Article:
Mouse model for Lowe syndrome/Dent Disease 2 renal tubulopathy.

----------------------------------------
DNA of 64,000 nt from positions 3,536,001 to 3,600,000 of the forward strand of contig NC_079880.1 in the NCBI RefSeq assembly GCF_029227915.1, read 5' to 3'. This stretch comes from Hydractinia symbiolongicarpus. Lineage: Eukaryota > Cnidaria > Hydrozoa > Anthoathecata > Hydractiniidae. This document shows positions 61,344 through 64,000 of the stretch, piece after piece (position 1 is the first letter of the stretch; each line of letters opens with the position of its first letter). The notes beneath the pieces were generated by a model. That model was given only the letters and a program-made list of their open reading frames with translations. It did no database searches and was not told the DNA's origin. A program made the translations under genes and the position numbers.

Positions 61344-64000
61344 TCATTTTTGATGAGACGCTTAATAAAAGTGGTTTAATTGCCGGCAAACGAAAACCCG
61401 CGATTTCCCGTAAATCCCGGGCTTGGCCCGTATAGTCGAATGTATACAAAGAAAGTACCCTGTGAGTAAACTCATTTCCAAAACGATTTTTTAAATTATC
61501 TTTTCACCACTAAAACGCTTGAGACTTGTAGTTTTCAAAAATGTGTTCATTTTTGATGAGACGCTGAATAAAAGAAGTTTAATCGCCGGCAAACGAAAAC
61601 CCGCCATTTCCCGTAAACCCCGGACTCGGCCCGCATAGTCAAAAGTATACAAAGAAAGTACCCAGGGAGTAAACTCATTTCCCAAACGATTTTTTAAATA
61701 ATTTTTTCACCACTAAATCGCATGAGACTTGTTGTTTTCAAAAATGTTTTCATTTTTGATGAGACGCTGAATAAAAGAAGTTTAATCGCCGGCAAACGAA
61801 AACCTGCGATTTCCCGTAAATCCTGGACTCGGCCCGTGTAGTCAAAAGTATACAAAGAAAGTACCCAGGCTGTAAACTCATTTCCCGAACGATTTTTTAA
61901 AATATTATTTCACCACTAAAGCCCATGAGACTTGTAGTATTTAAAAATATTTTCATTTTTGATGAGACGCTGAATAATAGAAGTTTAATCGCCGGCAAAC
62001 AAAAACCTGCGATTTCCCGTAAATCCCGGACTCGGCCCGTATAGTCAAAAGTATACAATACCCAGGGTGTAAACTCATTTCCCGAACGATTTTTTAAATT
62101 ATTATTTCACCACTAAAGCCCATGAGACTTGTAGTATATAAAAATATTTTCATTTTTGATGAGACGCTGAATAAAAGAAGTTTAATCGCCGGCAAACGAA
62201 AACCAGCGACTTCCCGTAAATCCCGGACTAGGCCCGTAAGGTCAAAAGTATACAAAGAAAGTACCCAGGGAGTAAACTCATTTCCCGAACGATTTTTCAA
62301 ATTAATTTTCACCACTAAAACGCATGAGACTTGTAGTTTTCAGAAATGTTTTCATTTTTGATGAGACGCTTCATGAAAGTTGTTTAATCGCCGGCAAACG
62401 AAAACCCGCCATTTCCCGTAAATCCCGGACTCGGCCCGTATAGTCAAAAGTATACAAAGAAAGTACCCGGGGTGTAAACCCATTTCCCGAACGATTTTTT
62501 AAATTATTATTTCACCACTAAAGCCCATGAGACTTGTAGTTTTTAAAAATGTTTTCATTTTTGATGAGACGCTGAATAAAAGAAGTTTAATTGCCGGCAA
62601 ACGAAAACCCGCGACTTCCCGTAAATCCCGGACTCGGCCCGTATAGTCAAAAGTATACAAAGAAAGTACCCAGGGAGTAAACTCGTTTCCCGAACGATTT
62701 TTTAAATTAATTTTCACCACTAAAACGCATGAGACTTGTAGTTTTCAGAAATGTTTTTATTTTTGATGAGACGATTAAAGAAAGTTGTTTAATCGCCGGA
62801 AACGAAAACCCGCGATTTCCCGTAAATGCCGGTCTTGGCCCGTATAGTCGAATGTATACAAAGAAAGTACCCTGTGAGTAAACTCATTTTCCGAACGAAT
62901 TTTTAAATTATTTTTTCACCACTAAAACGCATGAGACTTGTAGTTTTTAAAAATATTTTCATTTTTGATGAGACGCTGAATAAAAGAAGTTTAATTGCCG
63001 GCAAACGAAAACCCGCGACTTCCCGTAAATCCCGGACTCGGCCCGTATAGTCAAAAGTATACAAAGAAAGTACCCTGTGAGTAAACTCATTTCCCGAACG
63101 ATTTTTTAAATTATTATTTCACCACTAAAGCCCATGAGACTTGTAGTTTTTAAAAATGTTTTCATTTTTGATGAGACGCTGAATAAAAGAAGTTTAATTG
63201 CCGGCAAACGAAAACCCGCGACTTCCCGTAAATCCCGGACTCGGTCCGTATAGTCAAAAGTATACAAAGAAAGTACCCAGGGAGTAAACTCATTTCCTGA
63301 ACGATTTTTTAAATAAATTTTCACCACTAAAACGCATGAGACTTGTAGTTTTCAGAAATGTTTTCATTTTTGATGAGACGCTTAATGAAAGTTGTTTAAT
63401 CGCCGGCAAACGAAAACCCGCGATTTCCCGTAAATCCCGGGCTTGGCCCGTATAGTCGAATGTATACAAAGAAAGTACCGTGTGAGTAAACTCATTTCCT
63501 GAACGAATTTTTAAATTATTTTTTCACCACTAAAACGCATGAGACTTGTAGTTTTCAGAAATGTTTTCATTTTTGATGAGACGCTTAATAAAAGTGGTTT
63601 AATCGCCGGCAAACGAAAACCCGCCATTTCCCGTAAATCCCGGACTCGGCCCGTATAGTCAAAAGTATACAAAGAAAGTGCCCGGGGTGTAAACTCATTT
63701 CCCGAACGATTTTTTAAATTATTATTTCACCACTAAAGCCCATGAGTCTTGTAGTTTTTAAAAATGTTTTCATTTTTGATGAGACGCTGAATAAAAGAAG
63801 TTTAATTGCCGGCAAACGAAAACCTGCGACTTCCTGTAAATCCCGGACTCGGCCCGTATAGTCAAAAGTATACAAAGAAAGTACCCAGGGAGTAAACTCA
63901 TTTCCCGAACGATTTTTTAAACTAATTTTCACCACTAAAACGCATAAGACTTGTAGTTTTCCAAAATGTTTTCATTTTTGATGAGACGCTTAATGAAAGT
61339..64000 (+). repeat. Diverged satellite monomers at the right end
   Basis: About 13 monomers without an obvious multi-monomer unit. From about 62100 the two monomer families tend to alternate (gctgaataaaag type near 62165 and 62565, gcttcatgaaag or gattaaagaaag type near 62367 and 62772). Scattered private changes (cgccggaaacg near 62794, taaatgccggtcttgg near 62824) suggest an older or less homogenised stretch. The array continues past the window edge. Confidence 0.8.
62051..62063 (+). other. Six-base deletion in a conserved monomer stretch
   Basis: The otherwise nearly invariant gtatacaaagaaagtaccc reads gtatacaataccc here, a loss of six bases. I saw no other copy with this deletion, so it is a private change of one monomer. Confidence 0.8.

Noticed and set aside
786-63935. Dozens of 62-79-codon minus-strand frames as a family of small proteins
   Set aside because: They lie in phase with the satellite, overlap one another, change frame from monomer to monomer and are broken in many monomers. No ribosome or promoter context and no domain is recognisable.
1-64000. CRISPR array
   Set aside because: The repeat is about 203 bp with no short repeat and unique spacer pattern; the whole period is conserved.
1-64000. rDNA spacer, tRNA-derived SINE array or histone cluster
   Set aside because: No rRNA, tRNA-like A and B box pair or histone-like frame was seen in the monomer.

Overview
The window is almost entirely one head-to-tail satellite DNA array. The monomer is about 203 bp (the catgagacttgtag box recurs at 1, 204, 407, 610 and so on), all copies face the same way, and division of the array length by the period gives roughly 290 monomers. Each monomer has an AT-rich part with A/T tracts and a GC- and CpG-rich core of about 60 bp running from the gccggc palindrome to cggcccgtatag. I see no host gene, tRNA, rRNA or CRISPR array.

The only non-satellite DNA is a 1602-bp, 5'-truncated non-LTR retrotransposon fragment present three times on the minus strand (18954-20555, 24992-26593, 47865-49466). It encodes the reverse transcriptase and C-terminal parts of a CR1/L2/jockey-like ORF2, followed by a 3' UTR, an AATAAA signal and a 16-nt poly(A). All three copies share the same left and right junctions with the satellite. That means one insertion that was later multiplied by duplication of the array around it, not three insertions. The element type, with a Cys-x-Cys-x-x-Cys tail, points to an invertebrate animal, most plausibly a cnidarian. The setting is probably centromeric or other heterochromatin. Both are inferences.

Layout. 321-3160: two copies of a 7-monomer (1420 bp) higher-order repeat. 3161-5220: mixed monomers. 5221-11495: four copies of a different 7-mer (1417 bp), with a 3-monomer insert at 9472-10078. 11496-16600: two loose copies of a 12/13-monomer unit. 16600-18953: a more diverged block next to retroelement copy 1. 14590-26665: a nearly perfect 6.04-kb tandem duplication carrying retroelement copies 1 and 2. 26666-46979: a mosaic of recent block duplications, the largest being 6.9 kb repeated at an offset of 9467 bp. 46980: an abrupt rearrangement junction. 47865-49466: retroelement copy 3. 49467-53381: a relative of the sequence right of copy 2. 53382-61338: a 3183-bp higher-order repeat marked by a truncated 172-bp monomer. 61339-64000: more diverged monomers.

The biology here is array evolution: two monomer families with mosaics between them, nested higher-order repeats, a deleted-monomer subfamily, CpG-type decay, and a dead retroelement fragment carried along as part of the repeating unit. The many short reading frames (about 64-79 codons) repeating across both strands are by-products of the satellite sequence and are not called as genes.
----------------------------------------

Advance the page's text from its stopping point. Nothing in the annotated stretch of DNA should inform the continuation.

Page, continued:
The Lowe oculocerebrorenal syndrome is an X-linked disorder characterized by congenital cataracts, cognitive disability, and proximal tubular dysfunction. Both this syndrome and Dent Disease 2 result from loss-of-function mutations in the OCRL gene, which encodes a type II phosphatidylinositol bisphosphate 5-phosphatase. Ocrl-deficient mice are unaffected, however, which we believe reflects a difference in how humans and mice cope with the enzyme deficiency. Inpp5b and INPP5B, paralogous autosomal genes that encode another type II phosphoinositide 5-phosphatase in mice and humans, respectively, might explain the distinct phenotype in the two species because they are the closest paralogs to Ocrl and OCRL in their respective genomes yet differ between the two species with regard to expression and splicing. Here, we generated Ocrl(-/-) mice that express INPP5B but not Inpp5b. Similar to the human syndromes, all showed reduced postnatal growth, low molecular weight proteinuria, and aminoaciduria. Thus, we created an animal model for OCRL and Dent Disease 2 tubulopathy by humanizing a modifier paralog in mice already carrying the mutant disease gene.